Following these proposals, Cardinal Giovanni Battista Re, one of the closest collaborators in the Vatican Secretariat of State during the long pontificate of Saint John Paul II, writes about the specific nature of Papal Diplomacy within the International Community. In this connection, he stresses the fact that the diplomacy of the Holy See has the purpose of defending the rights not only of the Holy See and of the Church but also the rights of every person, and of fighting for the great causes of humanity, which, because of their moral and humanitarian nature and implications, enter within the competence of the Holy See.

The second part of this collection gathers what could be called the results of a shared and intensive debate. According to the unique methodology experienced in the Sinderesi School during recent years, the students, supported by qualified experts, have first prepared and then discussed in various workshops the results of their research now presented here.

The first group, led by Francesco Nicotri, Edoardo Antonio De Luca and Daniel Funaro (with Dr. Sandro Di Castro, President of the Italian Section of B”nai B”rith as valued advisor) and using the “art of conversation”, deals with the unique link between the Jewish people and the State of Israel. Their contribution is structured in two parts: the first is devoted to the specific mission of the people of Israel in the history of humankind, while the second is dedicated to the particular and complex relationship between religion and politics in the State of Israel today. Paradoxically, Israeli democracy looks like a true “laboratory of globalisation” with respect to its Jewish roots and its pluralistic conditions in a highly problematic area of the world. The article shows in detail an example of how an institutional religion can play an important and decisive role in a modern society.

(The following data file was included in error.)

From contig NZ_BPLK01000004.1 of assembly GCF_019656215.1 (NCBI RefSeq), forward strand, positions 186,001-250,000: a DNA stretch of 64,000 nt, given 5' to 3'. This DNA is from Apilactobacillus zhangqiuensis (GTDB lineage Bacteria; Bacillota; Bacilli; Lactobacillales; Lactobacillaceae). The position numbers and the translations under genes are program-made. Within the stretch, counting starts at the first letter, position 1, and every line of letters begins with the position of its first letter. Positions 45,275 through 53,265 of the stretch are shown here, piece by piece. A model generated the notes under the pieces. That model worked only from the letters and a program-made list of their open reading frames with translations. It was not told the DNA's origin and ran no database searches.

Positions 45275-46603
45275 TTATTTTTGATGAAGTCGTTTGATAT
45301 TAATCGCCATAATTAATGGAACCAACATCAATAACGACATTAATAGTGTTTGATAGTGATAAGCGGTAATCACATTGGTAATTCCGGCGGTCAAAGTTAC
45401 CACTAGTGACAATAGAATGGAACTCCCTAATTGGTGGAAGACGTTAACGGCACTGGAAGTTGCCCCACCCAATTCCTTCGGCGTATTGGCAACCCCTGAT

With the assistance of Mr. Nigel Baker (British Ambassador to the Holy See) and Ms. Annette Schavan (German Ambassador to the Holy See), the second group, led by Antonella Piccinin and Giacomo Alfiero, under the supervision of Prof. Markus Krienke from the Theology Faculty of Lugano, treats the relationship between Christianity and secular States like Germany and the United Kingdom as examples of what are called “qualified neutralities”. In fact, both of these late modern societies, although marked by an increasing pluralism and secularism and despite the most influential claims of “strict separation”, offer two different interesting models of the collaboration of the institutional relationship between politics and religion. Because of that, this chapter is a clear example of the typical European approach to the relationship between religion and the State which implies a kind of institutional recognition of churches and religious communities and their mutual cooperation for the common good. The authors suggest how these two models,  which seem to paint an old-fashioned Constantinian picture of the relationship between religion and politics and present an institutionally privileged Church, surprisingly exemplify the virtue of affirming religious plurality and coexistence in a modern secular society.